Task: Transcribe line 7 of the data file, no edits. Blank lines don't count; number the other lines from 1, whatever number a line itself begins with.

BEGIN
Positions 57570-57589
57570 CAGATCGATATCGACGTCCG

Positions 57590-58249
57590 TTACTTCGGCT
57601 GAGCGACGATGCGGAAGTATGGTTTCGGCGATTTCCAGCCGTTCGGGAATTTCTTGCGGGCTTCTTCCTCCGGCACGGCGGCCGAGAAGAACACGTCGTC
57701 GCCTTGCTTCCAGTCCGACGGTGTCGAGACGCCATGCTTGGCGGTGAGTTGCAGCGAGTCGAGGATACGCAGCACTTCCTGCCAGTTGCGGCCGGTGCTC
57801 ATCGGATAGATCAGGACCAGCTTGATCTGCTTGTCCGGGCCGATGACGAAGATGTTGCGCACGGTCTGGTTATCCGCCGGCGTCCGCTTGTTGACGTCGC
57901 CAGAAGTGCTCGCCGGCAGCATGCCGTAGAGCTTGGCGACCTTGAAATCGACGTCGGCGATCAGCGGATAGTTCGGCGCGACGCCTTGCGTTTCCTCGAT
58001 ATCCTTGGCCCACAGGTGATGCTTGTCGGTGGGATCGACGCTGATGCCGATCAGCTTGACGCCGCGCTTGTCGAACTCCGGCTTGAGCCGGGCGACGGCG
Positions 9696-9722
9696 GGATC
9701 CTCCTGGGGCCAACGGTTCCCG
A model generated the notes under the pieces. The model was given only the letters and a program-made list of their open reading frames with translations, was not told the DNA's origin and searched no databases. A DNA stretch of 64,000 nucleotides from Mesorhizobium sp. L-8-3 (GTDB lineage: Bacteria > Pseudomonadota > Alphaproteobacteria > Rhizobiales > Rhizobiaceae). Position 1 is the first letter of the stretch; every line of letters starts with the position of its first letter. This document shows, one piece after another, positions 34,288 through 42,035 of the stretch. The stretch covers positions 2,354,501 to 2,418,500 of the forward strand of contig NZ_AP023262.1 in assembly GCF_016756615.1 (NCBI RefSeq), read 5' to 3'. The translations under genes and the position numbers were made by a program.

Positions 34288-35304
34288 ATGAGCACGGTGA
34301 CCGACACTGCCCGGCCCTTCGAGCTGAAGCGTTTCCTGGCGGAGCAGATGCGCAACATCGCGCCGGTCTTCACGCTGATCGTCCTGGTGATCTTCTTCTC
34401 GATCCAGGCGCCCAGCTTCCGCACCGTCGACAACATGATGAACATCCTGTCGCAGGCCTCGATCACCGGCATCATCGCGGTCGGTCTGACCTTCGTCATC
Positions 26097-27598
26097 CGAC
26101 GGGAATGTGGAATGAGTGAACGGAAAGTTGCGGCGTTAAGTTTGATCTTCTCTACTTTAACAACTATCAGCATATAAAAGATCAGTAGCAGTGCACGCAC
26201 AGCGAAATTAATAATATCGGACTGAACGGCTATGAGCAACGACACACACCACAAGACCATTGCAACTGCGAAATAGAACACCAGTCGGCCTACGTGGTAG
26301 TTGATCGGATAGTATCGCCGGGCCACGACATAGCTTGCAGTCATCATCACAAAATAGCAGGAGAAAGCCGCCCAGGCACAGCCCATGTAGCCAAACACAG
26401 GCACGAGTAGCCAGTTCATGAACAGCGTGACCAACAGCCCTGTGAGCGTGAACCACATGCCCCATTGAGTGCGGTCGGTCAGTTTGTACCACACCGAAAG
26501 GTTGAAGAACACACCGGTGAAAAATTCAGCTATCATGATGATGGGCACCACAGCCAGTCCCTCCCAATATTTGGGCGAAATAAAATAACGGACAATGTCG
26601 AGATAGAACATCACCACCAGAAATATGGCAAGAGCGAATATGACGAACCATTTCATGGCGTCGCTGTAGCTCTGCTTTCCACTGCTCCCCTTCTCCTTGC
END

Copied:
57801 ATCGGATAGATCAGGACCAGCTTGATCTGCTTGTCCGGGCCGATGACGAAGATGTTGCGCACGGTCTGGTTATCCGCCGGCGTCCGCTTGTTGACGTCGC